SEOUL, May 29 (Korea Bizwire) — A fired worker of Samsung Group ended his nearly one-year protest atop a 25-meter tower in southern Seoul on Friday, after South Korea’s largest conglomerate apologized and promised to resolve what he claims to be his unlawful dismissal.
Kim Yong-hee, a former employee of the now-defunct Samsung Techwin Co., has been involved in a dispute with the group since he was fired in 1995.
He claimed he was illegally expelled for his activity to organize a labor union, which had been virtually banned by the family-controlled conglomerate until recently.
After 24 years of struggle demanding Samsung’s apology and his reinstatement, he climbed up a traffic surveillance tower on June 10, 2019, and continued a sit-in for 355 days.
Samsung Techwin, a defense equipment maker, was sold to Hanwha Group in 2015.
“The agreement was reached yesterday afternoon after a monthlong negotiation with Samsung from April 29,” Im Mi-ri, a professor who co-heads a group supporting Kim, told reporters after he came down from the tower near Gangnam Station in Seoul.
“Mr. Kim’s honor was restored as Samsung apologized for failing to resolve his midair sit-in early,” she added.
In a statement read by Im, Samsung acknowledged that it had failed to adequately put forth efforts to actively resolve Kim’s pain stemming from the conflict with the company since his dismissal.
“I have endured the time on top of the tower thinking of the people who have joined hands and visited Gangnam Station to show support,” Kim told reporters.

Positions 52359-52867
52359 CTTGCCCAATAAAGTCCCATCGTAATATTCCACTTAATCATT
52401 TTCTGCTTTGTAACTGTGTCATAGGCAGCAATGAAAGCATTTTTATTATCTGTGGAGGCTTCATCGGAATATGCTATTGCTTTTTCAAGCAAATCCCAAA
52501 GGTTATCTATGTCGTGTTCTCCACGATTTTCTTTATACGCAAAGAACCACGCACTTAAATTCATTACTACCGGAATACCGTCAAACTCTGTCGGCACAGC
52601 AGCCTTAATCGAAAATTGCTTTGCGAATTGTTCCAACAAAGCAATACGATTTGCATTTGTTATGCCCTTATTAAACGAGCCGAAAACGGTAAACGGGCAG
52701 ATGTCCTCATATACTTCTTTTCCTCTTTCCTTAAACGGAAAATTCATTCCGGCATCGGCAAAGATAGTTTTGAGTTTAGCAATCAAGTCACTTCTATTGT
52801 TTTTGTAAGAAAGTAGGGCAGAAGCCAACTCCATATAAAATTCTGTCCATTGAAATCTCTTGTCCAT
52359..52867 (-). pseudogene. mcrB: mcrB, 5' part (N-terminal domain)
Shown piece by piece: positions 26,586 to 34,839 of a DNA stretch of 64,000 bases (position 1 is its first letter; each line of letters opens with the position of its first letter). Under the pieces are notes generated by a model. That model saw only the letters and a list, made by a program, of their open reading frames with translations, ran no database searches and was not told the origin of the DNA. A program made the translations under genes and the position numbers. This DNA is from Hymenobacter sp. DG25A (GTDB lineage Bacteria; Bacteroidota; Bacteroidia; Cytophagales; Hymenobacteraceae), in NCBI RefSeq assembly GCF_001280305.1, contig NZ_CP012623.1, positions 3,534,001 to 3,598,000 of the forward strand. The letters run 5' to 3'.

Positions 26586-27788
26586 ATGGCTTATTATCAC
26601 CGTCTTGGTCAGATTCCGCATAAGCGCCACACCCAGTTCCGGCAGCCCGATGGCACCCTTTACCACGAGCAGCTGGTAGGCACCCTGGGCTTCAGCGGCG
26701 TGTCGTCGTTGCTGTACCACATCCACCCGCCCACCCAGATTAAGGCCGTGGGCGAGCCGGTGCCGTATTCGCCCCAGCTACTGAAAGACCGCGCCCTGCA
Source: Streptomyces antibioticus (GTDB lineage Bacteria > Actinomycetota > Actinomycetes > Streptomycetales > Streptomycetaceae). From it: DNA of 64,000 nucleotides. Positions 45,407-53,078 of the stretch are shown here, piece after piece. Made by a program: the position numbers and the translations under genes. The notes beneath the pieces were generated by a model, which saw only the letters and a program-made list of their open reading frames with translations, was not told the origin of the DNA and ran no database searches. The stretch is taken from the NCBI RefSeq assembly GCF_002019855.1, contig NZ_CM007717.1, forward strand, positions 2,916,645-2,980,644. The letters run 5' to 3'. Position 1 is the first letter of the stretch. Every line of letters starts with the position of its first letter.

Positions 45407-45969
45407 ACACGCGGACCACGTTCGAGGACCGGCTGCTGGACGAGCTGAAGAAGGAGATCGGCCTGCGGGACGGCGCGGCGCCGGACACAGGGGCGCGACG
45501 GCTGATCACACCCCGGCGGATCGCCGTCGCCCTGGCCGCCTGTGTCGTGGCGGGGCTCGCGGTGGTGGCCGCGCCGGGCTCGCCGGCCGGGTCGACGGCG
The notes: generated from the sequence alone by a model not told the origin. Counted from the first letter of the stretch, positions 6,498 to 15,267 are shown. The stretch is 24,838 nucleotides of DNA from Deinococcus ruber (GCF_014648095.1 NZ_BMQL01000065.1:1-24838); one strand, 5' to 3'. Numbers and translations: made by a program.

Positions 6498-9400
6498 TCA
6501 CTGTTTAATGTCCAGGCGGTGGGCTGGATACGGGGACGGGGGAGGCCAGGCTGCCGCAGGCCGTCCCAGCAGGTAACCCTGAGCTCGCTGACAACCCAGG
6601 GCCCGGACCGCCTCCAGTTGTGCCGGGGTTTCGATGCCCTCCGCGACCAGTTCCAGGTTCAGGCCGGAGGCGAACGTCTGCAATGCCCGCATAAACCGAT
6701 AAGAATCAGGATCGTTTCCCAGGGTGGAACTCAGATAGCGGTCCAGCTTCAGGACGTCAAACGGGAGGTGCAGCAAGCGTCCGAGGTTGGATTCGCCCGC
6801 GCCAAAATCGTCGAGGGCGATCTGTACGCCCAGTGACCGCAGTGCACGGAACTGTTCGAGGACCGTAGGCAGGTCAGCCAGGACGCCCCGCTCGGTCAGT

“I have nothing to wish any more if Samsung establishes a new relationship between the management and its workers through my protest,” the 61-year-old activist added.
Earlier this month, Samsung Group heir Lee Jae-yong made a rare public apology over various controversies over the management of the conglomerate and vowed to scrap the group’s “no labor union” policy.
The group later made an apology for failing to promptly settle the dispute with Kim.
Samsung’s actions came after the group’s independent compliance committee urged Lee to make a public apology and improve Samsung’s behavior regarding the issue of Lee’s managerial succession, labor union relations and communication with civil society.
The belated apology also came as Lee faces an investigation into a controversial merger between two Samsung units, Samsung C&T Corp. and Cheil Industries Inc., in 2015.
Lee was summoned by the prosecution Friday for the second time this week in the investigation.
Prosecutors suspect Samsung’s top management was involved in efforts to facilitate Lee’s managerial succession from his ailing father, Lee Kun-hee, and may have intentionally lowered the value of Samsung C&T prior to its merger with Cheil Industries to help benefit Lee Jae-yong.
He also faces a new trial in a bribery case in connection with a scandal that led to the ousting of former President Park Geun-hye.
He was initially sentenced to five years in prison in 2017 but was freed a year later after the Seoul High Court reduced the sentence to 2 1/2 years, suspended for four years, dismissing most of the bribery charges against him.
The Supreme Court last year sent the case back to the Seoul High Court for a retrial.